A phone call in September 2016 changed the course of life for friends Anuradha Krishnamoorthy and Namrata Sundaresan. For some months, the duo had been making small batches of artisanal cheese, employing two girls with hearing impairment. While making cheese in a hot place like Chennai had created curiosity among the locals, the cheeses were mostly bought by friends and acquaintances.
Amid this, food writer and restaurant consultant Karen Anand’s team invited Anuradha and Namrata to participate in a farmers’ market that was being organised in Chennai. “We got a call and both of us jumped into it because till then, it had been only about making cheese and giving to friends, and the brand wasn’t too visible. We had already done market research and the product had been liked by buyers,” recalls Anuradha.
While preparing for the event, they realised the need for a logo for their products for the first time. “We knew we would have a captive audience and a footfall of over 2,000 at the event,” she adds
Readying everything within a week, they participated in the farmers’ market. “We won the award for Best Taste at the event and there has been no looking back since then. It took our work to the next level where we started looking at launching a website and creating a brand,” she adds.
The case for Käse
Anuradha and Namrata chose Käse as the name for their venture; käse is the German word for cheese. Today Chennai-based Käse Cheese is everything a responsible business can stand for.
Not surprisingly, Anuradha has a background in social work. “In April 2016, I was looking at ways to train people with disabilities so that they could get employment. While I was thinking of training these girls in baking, Namrata suggested the healthier option of cheese making. She had just completed a vacation in Coonoor where she had learnt the basics of making cheese,” says Anuradha.
The pantry of Anuradha’s husband’s office became their first kitchen. He also provided the seed investment for Käse while Namrata and Anuradha also pooled in their resources. “We bought some basic utensils. We wanted to have access to good quality milk because pasteurized milk isn’t a good starting point for good cheese. We went looking around for local milk vendors who could give us fresh raw milk with full-fat content,” she says.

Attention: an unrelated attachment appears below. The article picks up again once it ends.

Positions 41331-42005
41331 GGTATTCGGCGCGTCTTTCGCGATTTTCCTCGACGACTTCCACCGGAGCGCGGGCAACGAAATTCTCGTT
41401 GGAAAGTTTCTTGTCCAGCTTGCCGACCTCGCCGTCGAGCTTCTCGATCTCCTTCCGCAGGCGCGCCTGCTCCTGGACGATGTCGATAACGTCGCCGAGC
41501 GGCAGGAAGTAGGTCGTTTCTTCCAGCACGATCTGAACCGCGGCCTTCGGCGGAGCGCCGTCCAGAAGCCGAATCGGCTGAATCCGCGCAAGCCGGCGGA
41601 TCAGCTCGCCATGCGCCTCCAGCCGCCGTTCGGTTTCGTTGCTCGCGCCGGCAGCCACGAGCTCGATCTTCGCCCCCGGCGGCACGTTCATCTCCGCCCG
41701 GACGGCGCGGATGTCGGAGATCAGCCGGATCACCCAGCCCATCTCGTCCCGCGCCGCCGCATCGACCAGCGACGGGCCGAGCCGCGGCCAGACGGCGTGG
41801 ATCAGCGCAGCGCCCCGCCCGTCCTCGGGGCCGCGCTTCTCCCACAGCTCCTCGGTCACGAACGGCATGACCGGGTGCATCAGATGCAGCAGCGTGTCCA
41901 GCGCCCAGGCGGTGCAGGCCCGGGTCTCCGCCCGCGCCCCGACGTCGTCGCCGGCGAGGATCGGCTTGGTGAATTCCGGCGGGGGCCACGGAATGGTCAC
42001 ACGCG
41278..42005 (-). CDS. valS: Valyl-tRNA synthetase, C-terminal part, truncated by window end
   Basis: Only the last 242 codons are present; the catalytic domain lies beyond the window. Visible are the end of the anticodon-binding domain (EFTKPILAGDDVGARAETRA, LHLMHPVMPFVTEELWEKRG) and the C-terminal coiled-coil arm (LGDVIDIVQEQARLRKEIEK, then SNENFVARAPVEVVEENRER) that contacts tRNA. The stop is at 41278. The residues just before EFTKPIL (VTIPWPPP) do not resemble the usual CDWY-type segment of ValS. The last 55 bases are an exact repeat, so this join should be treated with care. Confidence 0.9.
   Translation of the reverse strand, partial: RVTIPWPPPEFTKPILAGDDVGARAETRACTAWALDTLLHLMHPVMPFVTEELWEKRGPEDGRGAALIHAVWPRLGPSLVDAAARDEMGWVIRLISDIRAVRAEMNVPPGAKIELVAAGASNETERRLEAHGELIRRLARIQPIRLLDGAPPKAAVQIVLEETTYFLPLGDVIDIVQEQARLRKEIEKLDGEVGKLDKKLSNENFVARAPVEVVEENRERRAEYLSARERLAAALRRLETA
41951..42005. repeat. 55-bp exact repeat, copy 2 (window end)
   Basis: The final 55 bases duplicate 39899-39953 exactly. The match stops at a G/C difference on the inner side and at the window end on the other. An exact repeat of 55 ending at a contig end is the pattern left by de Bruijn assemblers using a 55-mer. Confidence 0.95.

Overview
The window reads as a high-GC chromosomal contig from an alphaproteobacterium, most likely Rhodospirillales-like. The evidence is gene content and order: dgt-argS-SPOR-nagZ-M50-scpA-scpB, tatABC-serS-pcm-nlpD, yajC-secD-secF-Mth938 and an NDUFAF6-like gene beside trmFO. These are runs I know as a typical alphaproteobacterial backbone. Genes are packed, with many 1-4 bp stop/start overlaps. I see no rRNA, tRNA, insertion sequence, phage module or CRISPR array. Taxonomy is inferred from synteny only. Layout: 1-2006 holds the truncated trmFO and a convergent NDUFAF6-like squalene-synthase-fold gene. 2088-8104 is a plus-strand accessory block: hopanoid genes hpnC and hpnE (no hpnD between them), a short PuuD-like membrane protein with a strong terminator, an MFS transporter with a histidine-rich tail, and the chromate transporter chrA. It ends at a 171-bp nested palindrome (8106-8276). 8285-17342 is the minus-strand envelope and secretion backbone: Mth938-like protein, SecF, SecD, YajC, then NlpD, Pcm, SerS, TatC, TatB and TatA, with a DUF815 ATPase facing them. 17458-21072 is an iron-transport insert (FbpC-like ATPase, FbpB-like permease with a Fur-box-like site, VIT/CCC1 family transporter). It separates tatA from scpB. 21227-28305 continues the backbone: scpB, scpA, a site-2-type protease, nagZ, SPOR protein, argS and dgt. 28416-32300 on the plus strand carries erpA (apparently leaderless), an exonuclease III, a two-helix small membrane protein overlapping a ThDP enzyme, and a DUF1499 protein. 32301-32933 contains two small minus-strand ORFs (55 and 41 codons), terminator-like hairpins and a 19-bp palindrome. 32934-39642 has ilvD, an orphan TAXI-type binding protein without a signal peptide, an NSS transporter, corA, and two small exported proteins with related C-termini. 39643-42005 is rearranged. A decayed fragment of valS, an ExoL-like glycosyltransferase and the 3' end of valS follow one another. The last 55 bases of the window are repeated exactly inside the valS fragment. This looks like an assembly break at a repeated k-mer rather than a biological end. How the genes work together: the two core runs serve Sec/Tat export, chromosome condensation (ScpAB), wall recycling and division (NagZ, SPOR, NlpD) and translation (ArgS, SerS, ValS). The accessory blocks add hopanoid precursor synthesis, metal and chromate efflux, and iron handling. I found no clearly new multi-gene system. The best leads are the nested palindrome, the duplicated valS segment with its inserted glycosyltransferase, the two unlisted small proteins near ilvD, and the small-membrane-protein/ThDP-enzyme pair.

The operations began with just four people – two girls with hearing impairment and the two co-founders. Today, there are about 12 people at any point in time working with Käse’s Chennai unit.
The team members have picked up Tamil sign language, which is different from the academic sign language.
Regarding training them, Anuradha says cheese making is more like an art. The technical part ends with adding the culture, rennet and cutting curds. “It is more like cooking where you need to have a basic aptitude for the skill. The attitude is what we look for while hiring a person,” she adds.
By default, Käse has evolved into an all-women team except for the staff for security and delivery, she adds.
Sourcing it right
Milk is at the core of cheese making and Namrata has diligently ensured that A2 milk, which is more nutritious than A1 milk, is sourced from the best farmers for making the 40 varieties of cheese at Käse.
“We predominantly work with small farms that are as passionate about their animals as we are about making cheese. Working with us provides them with an assured business,” says Namrata, who has a background in business consulting. A trained cheesemaker, she travels across the world to learn the traditional forms of cheese-making.
Käse has also started working with pastoral communities – Rabadis in Gujarat and Raikas (camel breeders) of Rajasthan, who are keepers of livestock. “Their livelihood has been affected due to urbanisation as they have been pushed away from grazing lands. Their cattle are free grazing and we have started sourcing milk from them as well,” Namrata says.
Käse is also training members of these communities in cheese making so that they can turn into cheese entrepreneurs.
Of Käse’s four cheese-processing units, two are in Tamil Nadu while one each is at Sayla in Gujarat and Bajju in Rajasthan. The Sayla and Bajju units were set up last year.